If an applicant wants to invest in a low-density area of Portugal, they may need to pay more. In order to receive the visa, investors must invest in a property that's worth 400,000 euros or more in low-density areas.
Moving to a high-density area like Lisbon comes with the highest investment amount. In order to apply for a Golden Visa in this type of area, investors need to invest in a property with a value of 500,000 euros or more.
Once you are approved for a Golden Visa, you can apply for a Family Reunion visa to bring over family members.
The D7 visa is a Portuguese Visa that focuses on retirees. Any retirees who are living off of a "stabilized income" and wish to relocate to Portugal can apply.
A "stabilized income" is a pension, intellectual property, real estate, or financial investment. The D7 visa allows retirees to relocate to Portugal regardless of age. This visa is valid for 2 entries into the country and is good for a period of 4 months.
Not everyone who applies for the D7 visa needs to be a retiree. Younger residents of some countries can show their bank account statements as "stabilized income". This makes them eligible for the D7 visa.
They can apply for the visa from there before they leave their home country and arrive in Portugal.
The D2 Visa is known as the "immigrant entrepreneur" visa. It's not as well-known as the D7 or Golden Visa. It's also a little more complicated to get.
To qualify for this visa, you have to demonstrate that you have enough passive income coming into your bank account to live in Portugal. The unique part of this visa application is that it revolves around your business idea.
The Portuguese government will ask to see your business plan. They'll also ask for sound reasoning for starting the business. Your business network will also play a part in whether or not you get approved for the D2 visa.
The Digital Nomad visa, also known as the D8 Visa, is tailored for non-European individuals who work remotely and wish to reside in Portugal while maintaining their international employment or freelance activities. This visa category is perfect for location-independent professionals seeking to enjoy Portugal's outstanding quality of life, without being bound to a local employer.To qualify for the D8 Visa, applicants must demonstrate a reliable and regular income from their remote work, either through an employment contract with a non-Portuguese company or as self-employed freelancers with international clients.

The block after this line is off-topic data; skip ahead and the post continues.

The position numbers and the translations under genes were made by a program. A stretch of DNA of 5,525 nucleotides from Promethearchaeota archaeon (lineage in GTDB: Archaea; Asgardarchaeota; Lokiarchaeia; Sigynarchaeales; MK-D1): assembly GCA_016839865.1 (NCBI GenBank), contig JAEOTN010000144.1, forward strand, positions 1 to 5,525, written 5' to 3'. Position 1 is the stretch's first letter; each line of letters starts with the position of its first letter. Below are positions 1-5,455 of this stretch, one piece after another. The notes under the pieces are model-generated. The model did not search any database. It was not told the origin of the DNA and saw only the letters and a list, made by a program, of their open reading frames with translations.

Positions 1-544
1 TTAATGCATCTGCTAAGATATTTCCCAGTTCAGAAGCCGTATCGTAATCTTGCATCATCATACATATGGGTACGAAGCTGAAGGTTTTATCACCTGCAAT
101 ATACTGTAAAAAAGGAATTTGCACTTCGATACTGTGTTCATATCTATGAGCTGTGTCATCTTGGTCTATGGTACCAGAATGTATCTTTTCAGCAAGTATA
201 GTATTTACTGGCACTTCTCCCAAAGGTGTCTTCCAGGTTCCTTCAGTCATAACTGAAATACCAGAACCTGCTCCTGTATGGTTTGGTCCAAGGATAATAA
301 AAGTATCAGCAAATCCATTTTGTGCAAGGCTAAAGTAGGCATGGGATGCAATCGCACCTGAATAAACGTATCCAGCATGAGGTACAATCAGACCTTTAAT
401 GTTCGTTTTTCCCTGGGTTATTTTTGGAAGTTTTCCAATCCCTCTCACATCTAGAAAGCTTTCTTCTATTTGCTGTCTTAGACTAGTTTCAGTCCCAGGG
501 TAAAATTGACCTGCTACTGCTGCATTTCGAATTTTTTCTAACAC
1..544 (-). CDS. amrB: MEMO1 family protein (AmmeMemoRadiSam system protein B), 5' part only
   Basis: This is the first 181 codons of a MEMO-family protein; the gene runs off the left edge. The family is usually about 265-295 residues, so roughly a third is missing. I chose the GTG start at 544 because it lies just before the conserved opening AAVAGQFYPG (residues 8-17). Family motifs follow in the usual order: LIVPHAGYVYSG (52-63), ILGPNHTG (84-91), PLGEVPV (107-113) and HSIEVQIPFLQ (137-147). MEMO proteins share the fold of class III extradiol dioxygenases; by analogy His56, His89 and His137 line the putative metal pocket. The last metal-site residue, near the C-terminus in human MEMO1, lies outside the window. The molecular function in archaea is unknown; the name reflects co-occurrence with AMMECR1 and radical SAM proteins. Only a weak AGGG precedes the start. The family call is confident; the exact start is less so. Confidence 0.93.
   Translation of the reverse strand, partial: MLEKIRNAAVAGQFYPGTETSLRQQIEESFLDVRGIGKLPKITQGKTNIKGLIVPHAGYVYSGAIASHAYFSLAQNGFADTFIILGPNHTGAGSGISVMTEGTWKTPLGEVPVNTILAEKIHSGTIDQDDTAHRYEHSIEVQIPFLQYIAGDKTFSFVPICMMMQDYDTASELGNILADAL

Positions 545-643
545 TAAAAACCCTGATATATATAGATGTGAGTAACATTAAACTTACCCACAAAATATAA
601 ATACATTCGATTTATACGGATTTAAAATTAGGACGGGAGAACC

The required income must be sufficient to support themselves and their dependents during their stay in Portugal and should generally be at least equal to the Portuguese minimum wage.Applicants for the D8 Visa must also meet specific criteria, including passing a criminal background check and having valid health insurance coverage or being registered with the Portuguese Social Security system.
In some cases, applicants may need to provide proof of accommodation in Portugal, such as a rental contract or property deed.Once granted the D8 Visa, holders can legally reside in Portugal while continuing their remote work, taking advantage of the country's excellent infrastructure, vibrant expat community, and access to world-class healthcare and education systems. After five years of continuous legal residence, D8 Visa holders may apply for a permanent residence permit and eventually Portuguese citizenship, subject to meeting other legal requirements.The D8 Visa presents an exceptional opportunity for digital nomads to experience the captivating culture, history, and natural beauty of Portugal while maintaining their global careers and enjoying a well-balanced and fulfilling lifestyle.